The pathogenetic mechanism of persistent post-concussive symptoms (PCS) following concussion remains unclear. Thalamic damage is known to play a role in PCS prolongation while the evidence and biomarkers that trigger persistent PCS have never been elucidated. We collected longitudinal neuroimaging and behavior data from patients and rodents after concussion, complemented with rodents' histological staining data, to unravel the early biomarkers of persistent PCS. Diffusion tensor imaging (DTI) were acquired to investigated the thalamic damage, while quantitative thalamocortical coherence was derived through resting-state functional MRI for evaluating thalamocortical functioning and predicting long-term behavioral outcome. Patients with prolonged symptoms showed abnormal DTI-derived indices at the boundaries of bilateral thalami (peri-thalamic regions). Both patients and rats with persistent symptoms demonstrated enhanced thalamocortical coherence between different thalamocortical circuits, which disrupted thalamocortical multifunctionality. In rodents, the persistent DTI abnormalities were validated in thalamic reticular nucleus (TRN) through immunohistochemistry, and correlated with enhanced thalamocortical coherence. Strong predictive power of these coherence biomarkers for long-term PCS was also validated using another patient cohort. Postconcussive events may begin with persistent TRN injury, followed by disrupted thalamocortical coherence and prolonged PCS. Functional MRI-based coherence measures can be surrogate biomarkers for early prediction of long-term PCS.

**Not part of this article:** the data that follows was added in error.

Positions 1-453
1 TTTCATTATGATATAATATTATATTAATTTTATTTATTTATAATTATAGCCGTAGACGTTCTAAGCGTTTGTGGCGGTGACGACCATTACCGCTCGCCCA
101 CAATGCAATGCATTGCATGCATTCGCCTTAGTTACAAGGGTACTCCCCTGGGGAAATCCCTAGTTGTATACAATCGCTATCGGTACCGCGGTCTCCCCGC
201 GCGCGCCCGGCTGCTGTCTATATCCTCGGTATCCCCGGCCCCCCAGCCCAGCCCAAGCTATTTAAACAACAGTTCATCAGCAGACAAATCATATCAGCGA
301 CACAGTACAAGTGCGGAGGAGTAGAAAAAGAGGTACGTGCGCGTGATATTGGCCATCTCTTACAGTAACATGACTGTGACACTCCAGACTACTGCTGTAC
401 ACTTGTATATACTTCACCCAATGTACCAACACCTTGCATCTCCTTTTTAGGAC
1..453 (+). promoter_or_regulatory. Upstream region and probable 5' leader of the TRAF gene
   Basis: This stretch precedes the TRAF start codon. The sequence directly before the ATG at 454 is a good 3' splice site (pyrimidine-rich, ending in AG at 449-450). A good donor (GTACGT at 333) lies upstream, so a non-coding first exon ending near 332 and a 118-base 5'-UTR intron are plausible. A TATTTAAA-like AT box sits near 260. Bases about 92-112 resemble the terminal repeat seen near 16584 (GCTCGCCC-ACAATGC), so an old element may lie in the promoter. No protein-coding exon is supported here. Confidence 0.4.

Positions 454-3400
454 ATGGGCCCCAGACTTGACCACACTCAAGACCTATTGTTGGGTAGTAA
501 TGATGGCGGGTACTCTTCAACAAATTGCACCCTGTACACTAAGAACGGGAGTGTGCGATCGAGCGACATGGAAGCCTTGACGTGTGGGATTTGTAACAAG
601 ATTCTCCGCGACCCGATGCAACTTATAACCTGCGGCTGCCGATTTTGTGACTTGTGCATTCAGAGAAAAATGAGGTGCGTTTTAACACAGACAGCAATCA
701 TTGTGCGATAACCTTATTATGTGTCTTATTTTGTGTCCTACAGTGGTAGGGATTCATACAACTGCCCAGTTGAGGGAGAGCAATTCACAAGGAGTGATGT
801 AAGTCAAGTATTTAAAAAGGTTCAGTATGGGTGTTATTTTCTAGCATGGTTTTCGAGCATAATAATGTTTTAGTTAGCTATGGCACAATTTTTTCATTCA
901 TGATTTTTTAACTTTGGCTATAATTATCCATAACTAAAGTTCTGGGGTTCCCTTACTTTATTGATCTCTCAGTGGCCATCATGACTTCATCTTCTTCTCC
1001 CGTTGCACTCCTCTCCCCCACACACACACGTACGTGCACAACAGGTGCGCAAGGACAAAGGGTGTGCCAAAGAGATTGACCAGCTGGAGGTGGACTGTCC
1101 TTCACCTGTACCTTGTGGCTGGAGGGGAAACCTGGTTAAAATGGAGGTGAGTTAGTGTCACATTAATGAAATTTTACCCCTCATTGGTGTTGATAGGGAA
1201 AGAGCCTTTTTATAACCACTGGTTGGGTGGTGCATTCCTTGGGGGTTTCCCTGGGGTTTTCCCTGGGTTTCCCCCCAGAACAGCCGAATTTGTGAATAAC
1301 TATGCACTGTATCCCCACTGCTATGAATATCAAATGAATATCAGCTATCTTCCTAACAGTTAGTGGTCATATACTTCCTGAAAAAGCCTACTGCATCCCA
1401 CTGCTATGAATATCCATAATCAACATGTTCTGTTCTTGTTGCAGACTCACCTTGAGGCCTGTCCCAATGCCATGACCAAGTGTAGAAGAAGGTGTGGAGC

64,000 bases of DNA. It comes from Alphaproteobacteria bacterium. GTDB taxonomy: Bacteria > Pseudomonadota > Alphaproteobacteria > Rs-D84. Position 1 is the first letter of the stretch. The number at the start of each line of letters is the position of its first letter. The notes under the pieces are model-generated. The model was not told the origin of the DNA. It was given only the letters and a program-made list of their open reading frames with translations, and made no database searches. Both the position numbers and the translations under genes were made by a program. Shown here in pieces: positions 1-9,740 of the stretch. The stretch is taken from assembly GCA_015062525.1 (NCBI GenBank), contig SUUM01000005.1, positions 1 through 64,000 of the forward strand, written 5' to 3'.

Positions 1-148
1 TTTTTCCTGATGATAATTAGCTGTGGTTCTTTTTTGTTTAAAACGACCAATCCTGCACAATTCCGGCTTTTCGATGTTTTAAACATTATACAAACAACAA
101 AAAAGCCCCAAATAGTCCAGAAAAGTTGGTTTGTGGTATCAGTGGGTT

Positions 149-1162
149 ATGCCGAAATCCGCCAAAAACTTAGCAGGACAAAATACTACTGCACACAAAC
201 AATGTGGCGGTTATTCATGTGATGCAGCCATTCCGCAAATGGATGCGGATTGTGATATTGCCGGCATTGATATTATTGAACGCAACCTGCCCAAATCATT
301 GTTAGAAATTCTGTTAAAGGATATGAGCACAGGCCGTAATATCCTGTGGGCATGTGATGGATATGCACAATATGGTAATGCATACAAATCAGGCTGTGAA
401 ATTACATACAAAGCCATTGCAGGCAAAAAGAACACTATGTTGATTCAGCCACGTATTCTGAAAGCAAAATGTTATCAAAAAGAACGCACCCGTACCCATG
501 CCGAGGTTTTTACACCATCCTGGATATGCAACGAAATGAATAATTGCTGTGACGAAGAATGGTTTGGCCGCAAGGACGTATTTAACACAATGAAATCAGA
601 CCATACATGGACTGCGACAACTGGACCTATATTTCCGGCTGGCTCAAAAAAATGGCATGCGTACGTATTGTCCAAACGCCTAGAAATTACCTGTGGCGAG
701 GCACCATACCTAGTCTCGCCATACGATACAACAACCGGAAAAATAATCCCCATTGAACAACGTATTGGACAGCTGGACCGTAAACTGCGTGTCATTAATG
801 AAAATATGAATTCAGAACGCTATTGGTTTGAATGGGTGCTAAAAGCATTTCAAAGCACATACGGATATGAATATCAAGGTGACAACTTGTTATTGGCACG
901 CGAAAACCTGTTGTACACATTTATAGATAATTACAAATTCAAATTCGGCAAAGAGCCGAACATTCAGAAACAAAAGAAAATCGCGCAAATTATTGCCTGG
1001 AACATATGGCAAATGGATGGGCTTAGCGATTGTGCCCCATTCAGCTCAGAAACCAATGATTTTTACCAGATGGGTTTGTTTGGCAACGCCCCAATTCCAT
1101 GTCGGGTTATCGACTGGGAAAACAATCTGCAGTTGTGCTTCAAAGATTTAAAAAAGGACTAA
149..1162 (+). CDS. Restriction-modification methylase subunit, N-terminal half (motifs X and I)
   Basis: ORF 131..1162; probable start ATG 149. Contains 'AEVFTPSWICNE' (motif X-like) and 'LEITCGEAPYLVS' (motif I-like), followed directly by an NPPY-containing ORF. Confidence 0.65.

Original languageEnglish
Article number102464
Pages (from-to)102464
JournalProgress in Neurobiology
Publication statusPublished - Jul 2023


  • Coherence biomarkers
  • Concussion
  • Machine learning
  • Persistent postconcussive symptoms
  • Thalamic reticular nucleus
  • Thalamocortical coherence

ASJC Scopus subject areas

  • Neuroscience(all)


Dive into the research topics of 'Thalamocortical Coherence Predicts Persistent Postconcussive Symptoms'. Together they form a unique fingerprint.

Cite this